France is known for many things, but one of its better-kept secrets is that it is a world leader in rail transport technology. (Railfans know this, but most of the general public does not.) The flagship of French rail technology is the TGV or Train à Grande Vitesse (“High-Speed Train”), the world’s fastest train. TGVs regularly run at 300 km/h in normal service on some lines. And even this high speed is well below the TGV’s limits: the TGV holds the world’s record for speed on rails of 574.8 km/h (357.2 mph), or roughly half the speed of sound.
In this photograph, you see an example of the most recent TGV Duplex trainset. This trainset, which is part of the Paris Sud-Est portion of the TGV network that serves cities such as Lyons, was parked at the Gare de Lyon railway station in eastern Paris. This third-generation TGV, first built around 1998, differs from its predecessors in that it has two levels, substantially increasing capacity.
Behind the TGV Duplex, you can see a trainset of the first TGV generation, originally put into service around 1980.
Passenger train service is alive and well in Europe, and quite obviously in France. In this station and several other stations around Paris (there are six major railway stations), TGVs depart and arrive literally every few minutes, and they are often fully loaded. At Christmas, these stations are busier than many U.S. airports, with thousands of people per hour arriving and departing for family reunions.
There is nothing quite like a ride in a TGV, and every visitor to France should try to take at least a brief ride in one, if possible (and rides in TGVs tend to be brief!). This is the only train I have encountered that can accelerate so fast that you have to hold on if you aren’t seated. When leaving stations just off the main line, a departing TGV may already be flying along at 100 km/h by the time it clears the platform. This is no surprise when you consider that TGV trainsets with second sections (two complete trainsets coupled together—a common arrangement on French TGV lines) have a total of nearly 36,000 horsepower. In fact, the maximum speed of a TGV is about twice the speed of a 747 at takeoff—if the train had wings, it could fly.
TGVs are very comfortable, quiet, and smooth-running trains. At speeds below 100 km/h, it is often hard to tell that the train is moving at all from the inside, unless you look out a window. At cruising speed, scenery streaks past the windows so quickly that you cannot become bored. At points where the TGV line parallels major highways, it’s amusing to watch expensive sports cars moving at close to two hundred kilometres per hour backwards with respect to the train!
TGVs are the state of the art in rail transport, and the French are justifiably proud of them. Contrary to what you might think, getting a train to move at over 320 km/h is more than just putting in a bigger motor—the engineering problems are huge. Nevertheless, France has been doing exactly this for nearly two decades, and in fact, it first broke the 200-mph (320-km/h) barrier a half-century ago, setting a record that stood unbroken until France itself again broke the record with the TGV.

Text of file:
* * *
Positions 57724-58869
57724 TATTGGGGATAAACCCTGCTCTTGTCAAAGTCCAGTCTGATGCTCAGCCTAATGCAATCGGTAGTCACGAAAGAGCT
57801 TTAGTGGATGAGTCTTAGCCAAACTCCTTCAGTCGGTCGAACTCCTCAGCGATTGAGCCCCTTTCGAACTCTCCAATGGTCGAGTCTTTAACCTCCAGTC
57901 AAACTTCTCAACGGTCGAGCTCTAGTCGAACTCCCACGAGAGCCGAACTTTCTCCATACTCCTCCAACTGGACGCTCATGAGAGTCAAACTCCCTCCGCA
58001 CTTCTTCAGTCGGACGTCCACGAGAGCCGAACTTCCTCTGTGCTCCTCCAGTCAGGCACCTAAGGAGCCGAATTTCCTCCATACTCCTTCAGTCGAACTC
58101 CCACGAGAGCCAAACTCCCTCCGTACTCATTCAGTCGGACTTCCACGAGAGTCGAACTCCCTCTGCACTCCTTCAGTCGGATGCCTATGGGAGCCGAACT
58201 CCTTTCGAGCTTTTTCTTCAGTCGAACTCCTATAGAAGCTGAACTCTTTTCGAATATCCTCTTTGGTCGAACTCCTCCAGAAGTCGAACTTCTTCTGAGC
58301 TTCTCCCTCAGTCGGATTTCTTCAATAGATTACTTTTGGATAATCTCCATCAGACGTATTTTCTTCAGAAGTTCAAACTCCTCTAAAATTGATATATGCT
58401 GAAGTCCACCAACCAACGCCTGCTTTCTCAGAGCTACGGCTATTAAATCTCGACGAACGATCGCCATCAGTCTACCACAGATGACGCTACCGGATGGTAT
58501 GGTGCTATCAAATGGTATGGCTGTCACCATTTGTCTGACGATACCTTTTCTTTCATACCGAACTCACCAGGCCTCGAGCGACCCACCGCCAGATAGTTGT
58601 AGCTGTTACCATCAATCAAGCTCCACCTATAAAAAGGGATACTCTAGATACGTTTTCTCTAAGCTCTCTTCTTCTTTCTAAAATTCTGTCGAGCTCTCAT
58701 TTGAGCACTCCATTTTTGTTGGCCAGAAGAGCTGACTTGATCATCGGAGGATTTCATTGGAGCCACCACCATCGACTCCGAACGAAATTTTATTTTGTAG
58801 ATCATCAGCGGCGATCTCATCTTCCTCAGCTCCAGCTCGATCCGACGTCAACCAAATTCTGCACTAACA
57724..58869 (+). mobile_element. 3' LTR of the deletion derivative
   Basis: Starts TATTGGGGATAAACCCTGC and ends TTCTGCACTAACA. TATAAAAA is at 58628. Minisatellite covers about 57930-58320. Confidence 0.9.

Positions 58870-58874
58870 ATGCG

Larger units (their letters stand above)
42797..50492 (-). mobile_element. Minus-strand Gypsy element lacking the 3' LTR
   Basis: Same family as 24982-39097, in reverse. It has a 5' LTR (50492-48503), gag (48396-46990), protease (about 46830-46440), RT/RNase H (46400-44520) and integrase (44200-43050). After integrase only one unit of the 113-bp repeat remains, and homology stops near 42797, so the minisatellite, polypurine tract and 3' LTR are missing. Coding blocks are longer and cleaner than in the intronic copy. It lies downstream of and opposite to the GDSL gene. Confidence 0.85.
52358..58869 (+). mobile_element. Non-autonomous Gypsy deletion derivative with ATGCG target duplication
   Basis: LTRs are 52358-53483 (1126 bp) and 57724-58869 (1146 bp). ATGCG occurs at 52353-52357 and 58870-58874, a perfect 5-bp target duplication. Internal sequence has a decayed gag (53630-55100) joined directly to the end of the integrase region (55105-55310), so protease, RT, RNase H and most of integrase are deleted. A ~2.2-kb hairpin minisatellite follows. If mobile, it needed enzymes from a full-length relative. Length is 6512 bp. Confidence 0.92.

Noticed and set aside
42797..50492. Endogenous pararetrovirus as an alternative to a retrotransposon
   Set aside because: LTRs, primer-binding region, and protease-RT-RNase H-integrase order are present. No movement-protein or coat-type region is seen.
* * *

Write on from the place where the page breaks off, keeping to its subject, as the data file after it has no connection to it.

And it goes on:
Of course, in France, TGVs are commonplace. Some people even live in Paris and commute to Lyons to work (or vice versa) each day by TGV; the distance of over 500 km can be covered in less than two hours (some people spend more time than that just driving in from the suburbs!). The TGV is faster, cheaper, and more practical than aircraft for distances of less than 1000 km (and that covers just about every destination in France). Unlike aircraft, TGVs travel from city center to city center, you can board them immediately, and they are always on time (to the second—I’ve verified this several times).
I recall arriving in a rush to board a TGV that was scheduled to depart at 5:05 PM. I had carefully set my watch, and I arrived at the platform with only about 30 seconds to spare. I scrambled aboard the train at 5:04:57 PM; exactly three seconds later, the buzzer sounded, the doors closed automatically, and the train rolled. By the time I found my seat and flopped into it, the train was already flashing past the Paris city limit (I noticed this by looking out a window—it’s hard to feel any movement inside a TGV). Try that in an airport!
I have photos of some other types of TGVs, if you’re a railfan, including the first-generation TGV Paris-Sud Est, the second-generation TGV Atlantique, the Eurostar, and the Thalys, which serves places like Brussels. I also have a wallpaper image showing a classic “nose shot” of a TGV Atlantique at the Montparnasse station, if you’d like some desktop wallpaper.
Some people have objected that China's magnetic levitation train is faster in normal service (460 kph). That's true, but it's a novelty train that goes only between city and airport, whereas the TGV has been in nationwide service over thousands of miles of right-of-way for twenty-five years. And the TGV can still top 574 kph, even though it stays below that in regular service. When I see a maglev train providing similar regular service, then I'll be impressed, but the occasional small showcase line doesn't impress me, and it's really not in the same league as a day-to-day, nationwide commercial network.
Click directly on the photo to see a larger version (twice this size). Photographed on June 20, 2000.
Last modified on Sunday, July 20, 2008 at 4:29:05 UTC